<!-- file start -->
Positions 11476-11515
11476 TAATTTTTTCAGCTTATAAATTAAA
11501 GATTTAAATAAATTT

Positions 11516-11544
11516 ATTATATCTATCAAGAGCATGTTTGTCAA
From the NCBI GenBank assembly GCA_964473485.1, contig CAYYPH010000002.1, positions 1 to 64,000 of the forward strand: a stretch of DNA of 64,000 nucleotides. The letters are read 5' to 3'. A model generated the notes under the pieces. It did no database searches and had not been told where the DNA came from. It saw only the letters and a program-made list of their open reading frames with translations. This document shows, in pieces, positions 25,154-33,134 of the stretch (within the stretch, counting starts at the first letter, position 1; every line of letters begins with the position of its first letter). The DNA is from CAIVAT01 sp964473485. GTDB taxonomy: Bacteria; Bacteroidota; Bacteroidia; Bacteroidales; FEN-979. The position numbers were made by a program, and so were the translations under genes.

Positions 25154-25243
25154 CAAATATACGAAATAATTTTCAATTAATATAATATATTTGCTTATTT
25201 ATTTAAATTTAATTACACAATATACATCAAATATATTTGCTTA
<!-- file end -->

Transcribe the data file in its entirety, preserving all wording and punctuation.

Positions 11476-11515
11476 TAATTTTTTCAGCTTATAAATTAAA
11501 GATTTAAATAAATTT

Positions 11516-11544
11516 ATTATATCTATCAAGAGCATGTTTGTCAA
From the NCBI GenBank assembly GCA_964473485.1, contig CAYYPH010000002.1, positions 1 to 64,000 of the forward strand: a stretch of DNA of 64,000 nucleotides. The letters are read 5' to 3'. A model generated the notes under the pieces. It did no database searches and had not been told where the DNA came from. It saw only the letters and a program-made list of their open reading frames with translations. This document shows, in pieces, positions 25,154-33,134 of the stretch (within the stretch, counting starts at the first letter, position 1; every line of letters begins with the position of its first letter). The DNA is from CAIVAT01 sp964473485. GTDB taxonomy: Bacteria; Bacteroidota; Bacteroidia; Bacteroidales; FEN-979. The position numbers were made by a program, and so were the translations under genes.

Positions 25154-25243
25154 CAAATATACGAAATAATTTTCAATTAATATAATATATTTGCTTATTT
25201 ATTTAAATTTAATTACACAATATACATCAAATATATTTGCTTA